Wednesday, February 18, 2009

Lutherans are Losing their Grip....

...on Pauline theology apparently. I took a two and a half hour road trip for some continuing ed yesterday. I'm about as South West as you can get in the Iowa Northeastern Synod, so anything I want to do is going to be a few hours away. I went to a presentation by Dr. Phil Quanbeck II, Chair of the Religion Department, Augsburg College, MN on "New Perspectives on Paul"

So apparently Lutherans have pretty much dominated Pauline interpretation up until recently. 

Unfortunately Lutherans have not done much in this area recently and there's some new folks in town like N.T. Wright and Dominic Crosson who are suggesting (horrors!)-- that justification was not the central concern of Paul.

This new perspective pays more attention to the context of Roman imperial propaganda, Paul as a rhetorician and the social world of Pauline congregations, as well as the importance of honor and shame in Mediterranean culture.

I had been thinking about doing my summer Bible Study on Romans and now I think I will for sure. I'll pick up Wright's book on Paul. I think there is something to his insight that Paul is staking a claim for the Lordship of Christ over and against the claims of Caesar.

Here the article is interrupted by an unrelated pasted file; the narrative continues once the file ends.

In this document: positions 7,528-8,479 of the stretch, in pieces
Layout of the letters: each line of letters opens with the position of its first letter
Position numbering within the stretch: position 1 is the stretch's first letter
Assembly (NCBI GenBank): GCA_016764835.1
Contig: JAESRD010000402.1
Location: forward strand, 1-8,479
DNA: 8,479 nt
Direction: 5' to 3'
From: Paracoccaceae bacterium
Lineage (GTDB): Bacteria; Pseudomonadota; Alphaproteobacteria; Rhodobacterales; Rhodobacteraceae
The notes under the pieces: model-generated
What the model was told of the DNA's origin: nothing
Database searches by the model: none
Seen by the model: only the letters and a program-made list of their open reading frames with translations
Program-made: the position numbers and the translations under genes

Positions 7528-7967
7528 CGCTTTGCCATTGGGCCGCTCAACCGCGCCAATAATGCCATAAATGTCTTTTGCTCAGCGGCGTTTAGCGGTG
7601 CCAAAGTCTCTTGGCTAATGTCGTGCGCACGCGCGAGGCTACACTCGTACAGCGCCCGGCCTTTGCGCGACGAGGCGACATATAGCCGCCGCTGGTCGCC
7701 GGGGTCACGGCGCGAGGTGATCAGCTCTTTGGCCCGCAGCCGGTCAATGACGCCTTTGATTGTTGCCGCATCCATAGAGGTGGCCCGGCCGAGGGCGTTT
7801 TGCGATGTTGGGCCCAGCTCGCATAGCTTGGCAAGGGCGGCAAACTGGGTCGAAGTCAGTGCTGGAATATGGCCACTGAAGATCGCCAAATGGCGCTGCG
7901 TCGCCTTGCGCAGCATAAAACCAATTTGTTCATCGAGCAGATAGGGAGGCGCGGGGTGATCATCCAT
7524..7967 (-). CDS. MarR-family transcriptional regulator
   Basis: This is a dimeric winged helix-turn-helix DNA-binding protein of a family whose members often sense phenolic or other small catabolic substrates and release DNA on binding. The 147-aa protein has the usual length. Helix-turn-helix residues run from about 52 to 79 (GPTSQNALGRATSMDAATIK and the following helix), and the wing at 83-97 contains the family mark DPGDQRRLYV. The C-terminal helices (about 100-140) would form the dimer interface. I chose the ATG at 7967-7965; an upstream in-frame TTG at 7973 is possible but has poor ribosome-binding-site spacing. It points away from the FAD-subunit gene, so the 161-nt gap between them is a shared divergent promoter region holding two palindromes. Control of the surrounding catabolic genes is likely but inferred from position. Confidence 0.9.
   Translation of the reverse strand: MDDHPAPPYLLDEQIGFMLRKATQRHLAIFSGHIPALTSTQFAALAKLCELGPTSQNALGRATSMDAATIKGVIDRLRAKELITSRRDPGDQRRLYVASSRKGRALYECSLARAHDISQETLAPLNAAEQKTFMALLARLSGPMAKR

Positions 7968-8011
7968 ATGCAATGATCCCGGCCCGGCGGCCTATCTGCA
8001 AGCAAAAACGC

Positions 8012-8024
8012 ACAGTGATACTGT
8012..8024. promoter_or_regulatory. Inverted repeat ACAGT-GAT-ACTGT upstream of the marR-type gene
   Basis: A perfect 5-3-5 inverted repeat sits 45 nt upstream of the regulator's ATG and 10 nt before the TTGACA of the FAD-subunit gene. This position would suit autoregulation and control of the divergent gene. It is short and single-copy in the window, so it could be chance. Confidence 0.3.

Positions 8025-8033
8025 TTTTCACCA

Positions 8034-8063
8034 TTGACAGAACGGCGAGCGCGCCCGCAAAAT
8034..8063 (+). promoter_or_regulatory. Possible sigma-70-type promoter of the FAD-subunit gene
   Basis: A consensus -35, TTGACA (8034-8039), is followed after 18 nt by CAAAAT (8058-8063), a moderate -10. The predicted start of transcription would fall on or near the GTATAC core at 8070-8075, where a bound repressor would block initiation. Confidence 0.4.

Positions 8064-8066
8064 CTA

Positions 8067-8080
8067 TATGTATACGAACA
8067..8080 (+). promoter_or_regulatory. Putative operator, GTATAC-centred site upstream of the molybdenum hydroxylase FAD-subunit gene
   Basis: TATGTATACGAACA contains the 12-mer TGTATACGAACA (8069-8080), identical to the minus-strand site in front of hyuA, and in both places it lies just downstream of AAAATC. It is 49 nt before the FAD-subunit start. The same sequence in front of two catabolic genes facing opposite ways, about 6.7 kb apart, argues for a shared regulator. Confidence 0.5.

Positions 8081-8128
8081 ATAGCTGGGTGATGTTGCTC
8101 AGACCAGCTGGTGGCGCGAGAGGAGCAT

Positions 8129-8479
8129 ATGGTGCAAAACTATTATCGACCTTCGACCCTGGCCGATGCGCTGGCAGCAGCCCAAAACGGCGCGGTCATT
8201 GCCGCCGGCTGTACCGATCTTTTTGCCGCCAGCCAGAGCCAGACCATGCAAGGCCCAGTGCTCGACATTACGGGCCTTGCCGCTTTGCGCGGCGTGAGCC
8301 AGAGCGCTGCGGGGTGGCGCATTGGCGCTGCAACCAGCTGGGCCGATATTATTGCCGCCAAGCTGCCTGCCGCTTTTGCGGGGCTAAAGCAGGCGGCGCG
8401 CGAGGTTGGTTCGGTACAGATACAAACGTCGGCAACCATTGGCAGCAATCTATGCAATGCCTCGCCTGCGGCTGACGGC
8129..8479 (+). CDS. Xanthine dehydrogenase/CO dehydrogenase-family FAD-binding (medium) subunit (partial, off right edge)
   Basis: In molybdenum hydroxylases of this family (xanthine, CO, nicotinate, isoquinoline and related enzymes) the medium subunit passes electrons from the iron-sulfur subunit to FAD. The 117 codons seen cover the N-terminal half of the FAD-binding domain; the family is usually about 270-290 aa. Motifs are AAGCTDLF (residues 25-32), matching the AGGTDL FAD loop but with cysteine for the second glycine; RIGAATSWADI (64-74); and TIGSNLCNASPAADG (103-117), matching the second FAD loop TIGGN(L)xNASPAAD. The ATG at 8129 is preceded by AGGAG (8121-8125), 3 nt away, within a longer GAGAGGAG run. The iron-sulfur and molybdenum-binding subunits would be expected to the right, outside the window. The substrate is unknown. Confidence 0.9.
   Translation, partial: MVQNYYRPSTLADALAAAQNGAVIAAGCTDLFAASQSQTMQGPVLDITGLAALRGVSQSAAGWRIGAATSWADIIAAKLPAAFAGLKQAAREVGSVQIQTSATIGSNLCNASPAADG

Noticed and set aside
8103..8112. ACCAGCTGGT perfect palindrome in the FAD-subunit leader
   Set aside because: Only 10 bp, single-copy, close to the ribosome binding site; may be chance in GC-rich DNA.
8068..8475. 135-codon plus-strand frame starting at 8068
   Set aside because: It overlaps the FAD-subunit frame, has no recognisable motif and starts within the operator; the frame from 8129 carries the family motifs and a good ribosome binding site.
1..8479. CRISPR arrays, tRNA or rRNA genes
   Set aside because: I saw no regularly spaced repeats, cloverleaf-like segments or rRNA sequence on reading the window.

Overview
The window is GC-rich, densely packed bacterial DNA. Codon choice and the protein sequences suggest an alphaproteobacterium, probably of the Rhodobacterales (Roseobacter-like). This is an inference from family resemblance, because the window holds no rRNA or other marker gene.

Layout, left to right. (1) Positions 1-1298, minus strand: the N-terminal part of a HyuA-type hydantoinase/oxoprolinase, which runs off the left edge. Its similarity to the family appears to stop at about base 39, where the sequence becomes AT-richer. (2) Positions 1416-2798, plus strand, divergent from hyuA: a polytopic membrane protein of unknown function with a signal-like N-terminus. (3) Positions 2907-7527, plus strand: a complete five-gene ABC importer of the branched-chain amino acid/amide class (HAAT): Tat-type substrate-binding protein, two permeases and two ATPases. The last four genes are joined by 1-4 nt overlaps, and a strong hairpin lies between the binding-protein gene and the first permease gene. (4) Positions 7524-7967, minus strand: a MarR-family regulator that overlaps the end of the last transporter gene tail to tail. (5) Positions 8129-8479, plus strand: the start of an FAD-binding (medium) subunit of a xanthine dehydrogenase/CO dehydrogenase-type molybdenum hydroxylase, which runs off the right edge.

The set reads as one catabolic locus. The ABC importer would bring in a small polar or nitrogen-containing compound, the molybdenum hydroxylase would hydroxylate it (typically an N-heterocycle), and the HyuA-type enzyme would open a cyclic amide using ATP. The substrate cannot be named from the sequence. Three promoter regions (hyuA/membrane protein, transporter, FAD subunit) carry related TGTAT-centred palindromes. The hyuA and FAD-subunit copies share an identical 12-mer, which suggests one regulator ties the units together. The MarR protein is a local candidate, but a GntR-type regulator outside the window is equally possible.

A couple of summers ago I did a study on Revelation and that seemed to be a clear theme as well. I was also found interesting Paul's use of "ekkelisa" is a town council - a political union where there would be free speech and open discussion. Another blatant slap against the Empire. Not exactly what we think of when we read "church".

I'm also intrigued by the work that compares Paul's writings to the standards of rhetoric at the time...if you look at it in terms of logical arguments he's making - it seems less like a lot of run on sentences that can drive you crazy.

And seeing Romans Romans 1-5 in the light of Mediterranean concepts of honor and shame is very helpful especially if you translate "hope does not disappoint us" to "hope does not put us to shame" Our claim to honor is based in our future, not our past.

All of this is good stuff and I'm going to try to at least read Wright's book on Paul (Jewett's commentary is a little out of my budget right now).

 I don't think any of it negates the centrality of justification and grace. I think the Lutheran grip is still pretty secure...


  1. We read Wright's book on Paul in an undergrad class last year.